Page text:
My job at a local aerospace manufacturer included repooling mecury wetted relays.  Just had to smack it on the bench in the right direction.  Most times it worked.  If not then it was time to replace one of the relays.  Also repsitioning or resequencing the boards would help to identify just which one was bad.  The other thing I did was vacuum the ATE to the tune of $35/ hr.  What a job!

JimT@Future-Product-Innovations
User Rank
Blogger
Its not the Engineering as much as it IS the Market
JimT@Future-Product-Innovations   8/9/2012 1:15:52 PM
NO RATINGS
The problem is not so much with the camcorder as it is with the market & industry mentality to continually cost-reduce.  You can bet the first working model units, engineering had working flawlessly; but market pressure to drive down cost results in an age-old, known adage ,,,,"You get what you pay for."

Its not hard to understand, but its really sad. The point of sale is the happiest moment a customer will ever see in the life of cost-reduced electronic device.  How many really awesome product technologies can you remember in the last 15 years that have become nearly obsolete, not for the lack of capability of the technology, but for the mismanagement of the technology; either by bad management decisions, or indirectly, by a market of cost-driven consumers. Here are a few off the top of my head: PDAs,  Flip-Phones, Folding Keyboards, Projection Displays ,,,, Can you add to the list-?

Nancy Golden
User Rank
Platinum
Re: Its not the Engineering as much as it IS the Market
Nancy Golden   8/9/2012 6:18:00 PM
NO RATINGS
JimT, I agree completely in that frequently we have sacrificed quality for cost reduction. I used to buy a printer with the expectation that it would last five years or more because they actually used to. When I purchased one that crashed after two years and commented to the salesperson how surprised I was, they responded that 2-3 years was the normal life expectancy. We now live in a throw-away society and that is a shame.

Ann R. Thryft
User Rank
Blogger
Re: Its not the Engineering as much as it IS the Market
Ann R. Thryft   8/10/2012 12:06:27 PM
NO RATINGS
Nancy, I think all TVs were like that in the 50s and 60s, and so were stereo systems (but not the record player!). Like you, I've been surprised, and disappointed, to see just how short consumer electronics lifecycles have become. The throwaway society does not encourage good consumer product or machine design, among other things.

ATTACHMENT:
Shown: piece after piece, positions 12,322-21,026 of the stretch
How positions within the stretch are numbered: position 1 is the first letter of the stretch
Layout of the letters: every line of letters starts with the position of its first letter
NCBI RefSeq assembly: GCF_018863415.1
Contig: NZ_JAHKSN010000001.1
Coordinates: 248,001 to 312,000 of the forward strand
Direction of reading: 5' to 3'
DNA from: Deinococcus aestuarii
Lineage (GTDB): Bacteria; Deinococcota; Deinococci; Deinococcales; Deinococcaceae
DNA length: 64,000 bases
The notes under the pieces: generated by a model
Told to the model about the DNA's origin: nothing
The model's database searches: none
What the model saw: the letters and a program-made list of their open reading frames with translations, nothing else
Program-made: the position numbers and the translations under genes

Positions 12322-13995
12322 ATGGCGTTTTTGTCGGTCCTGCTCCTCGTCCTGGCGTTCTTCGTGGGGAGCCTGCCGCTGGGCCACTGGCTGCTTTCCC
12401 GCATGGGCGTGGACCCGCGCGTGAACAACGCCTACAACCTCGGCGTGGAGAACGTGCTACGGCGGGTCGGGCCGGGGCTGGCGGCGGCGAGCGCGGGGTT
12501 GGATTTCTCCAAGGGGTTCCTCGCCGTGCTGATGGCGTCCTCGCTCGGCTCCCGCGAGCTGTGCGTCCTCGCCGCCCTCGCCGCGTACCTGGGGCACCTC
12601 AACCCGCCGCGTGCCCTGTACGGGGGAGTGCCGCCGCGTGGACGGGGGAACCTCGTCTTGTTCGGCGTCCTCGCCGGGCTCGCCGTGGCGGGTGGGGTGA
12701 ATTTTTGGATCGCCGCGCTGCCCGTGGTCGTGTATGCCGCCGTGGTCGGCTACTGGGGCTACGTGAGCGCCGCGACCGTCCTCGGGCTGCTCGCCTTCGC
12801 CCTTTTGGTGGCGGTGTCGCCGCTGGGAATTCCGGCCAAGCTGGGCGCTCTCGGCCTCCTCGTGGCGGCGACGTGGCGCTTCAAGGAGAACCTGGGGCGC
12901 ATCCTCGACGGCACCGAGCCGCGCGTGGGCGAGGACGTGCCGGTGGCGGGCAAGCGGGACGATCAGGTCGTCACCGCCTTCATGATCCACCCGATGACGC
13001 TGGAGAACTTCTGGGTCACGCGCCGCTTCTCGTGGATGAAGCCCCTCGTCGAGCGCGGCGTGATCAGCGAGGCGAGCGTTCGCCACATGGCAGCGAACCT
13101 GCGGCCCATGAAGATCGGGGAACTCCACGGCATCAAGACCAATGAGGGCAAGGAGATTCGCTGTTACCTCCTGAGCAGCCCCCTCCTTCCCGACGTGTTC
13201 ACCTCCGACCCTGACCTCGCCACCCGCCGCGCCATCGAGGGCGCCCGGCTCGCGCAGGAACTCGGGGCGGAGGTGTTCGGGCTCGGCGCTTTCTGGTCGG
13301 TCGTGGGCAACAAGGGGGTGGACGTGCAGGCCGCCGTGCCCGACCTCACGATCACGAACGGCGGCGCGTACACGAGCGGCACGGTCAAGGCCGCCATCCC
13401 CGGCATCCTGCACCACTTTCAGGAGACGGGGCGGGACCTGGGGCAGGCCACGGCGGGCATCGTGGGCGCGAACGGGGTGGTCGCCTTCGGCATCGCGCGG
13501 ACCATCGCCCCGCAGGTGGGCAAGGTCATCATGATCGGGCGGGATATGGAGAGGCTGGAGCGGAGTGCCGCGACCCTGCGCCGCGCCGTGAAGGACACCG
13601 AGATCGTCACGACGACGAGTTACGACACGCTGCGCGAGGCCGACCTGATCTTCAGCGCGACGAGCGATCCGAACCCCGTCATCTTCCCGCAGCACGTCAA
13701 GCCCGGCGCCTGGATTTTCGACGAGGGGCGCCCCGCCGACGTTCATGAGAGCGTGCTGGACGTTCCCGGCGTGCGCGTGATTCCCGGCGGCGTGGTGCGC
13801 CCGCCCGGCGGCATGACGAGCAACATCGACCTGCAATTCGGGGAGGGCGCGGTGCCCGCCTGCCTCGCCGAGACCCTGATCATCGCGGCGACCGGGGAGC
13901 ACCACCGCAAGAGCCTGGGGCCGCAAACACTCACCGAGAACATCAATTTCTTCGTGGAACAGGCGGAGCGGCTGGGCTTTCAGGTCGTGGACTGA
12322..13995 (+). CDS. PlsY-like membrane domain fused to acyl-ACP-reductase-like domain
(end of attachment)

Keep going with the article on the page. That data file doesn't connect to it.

Nancy Golden
User Rank
Platinum
Re: Its not the Engineering as much as it IS the Market
Nancy Golden   8/10/2012 12:11:11 PM
NO RATINGS
I agree Ann, and it is a shame. A telling point is that our teenage kids do not expect longevity in products - for them, throw-away is the norm and they are the next generation...

Ann R. Thryft
User Rank
Blogger
Re: Its not the Engineering as much as it IS the Market
Ann R. Thryft   8/10/2012 12:27:35 PM
NO RATINGS
Nancy, I'm with you on that thought. Some of them get it and see the need for recycling, etc., but I think the whole concept of throwaway products is what they're used to, so it's a fish-in-water thing.

Nancy Golden
User Rank
Platinum
Another Smacking Tip
Nancy Golden   8/9/2012 7:17:42 PM
NO RATINGS
Hubby just told me about another smacking trick. If your car won't start, smack the starter with a hammer or a piece of wood - there is a good chance that it will reseat the brushes (its a DC motor) if the starter is bad and your car will start (maybe) (once)...worth a try...

BobDJr
User Rank
Gold
Re: Another Smacking Tip
BobDJr   8/10/2012 9:51:02 AM
NO RATINGS
Nancy, the starter thing comes up occasionally on Car Talk, and Tom & Ray give the same advice as your husband.  Then they usually tell the caller to go get it replaced.

(Years ago I was getting *so* frustrated trying to load a program from cassette onto my 48K 6502 computer (wink) that I picked it up about 2 feet & slammed it on the desk.  IIRC I had to replace 7 (socketed TTL) chips, so now when I get *that* mad I spike whatever screwdriver is handy.)

Nancy Golden
User Rank
Platinum
Re: Another Smacking Tip
Nancy Golden   8/10/2012 10:31:31 AM
NO RATINGS
BobDJr, those were the days...I recall my TI99/4A with its "state of the art casette recorder"...at least the chips on yours were socketed and not surface mount like today :)

I'll just remember to be ready to "duck" if I see you getting frustrated - the trajectory of a "spiked" screwdriver can be unpredictably if not aimed well - I can say that from experience ;)

gafisher
User Rank
Gold
Know Where to Smack!
gafisher   8/10/2012 10:58:45 AM
As a former owner and Chief Engineer of a Sony Master Service Center I can assure you that the best procedure for dealing with a broken warrantied item is not taking it apart and trying to fix it yourself.  When something fails under warranty, don't smack the product -- go back to where you bought it and smack the salesperson's desk.

Nancy Golden
User Rank
Platinum
Re: Know Where to Smack!
Nancy Golden   8/10/2012 11:17:41 AM
NO RATINGS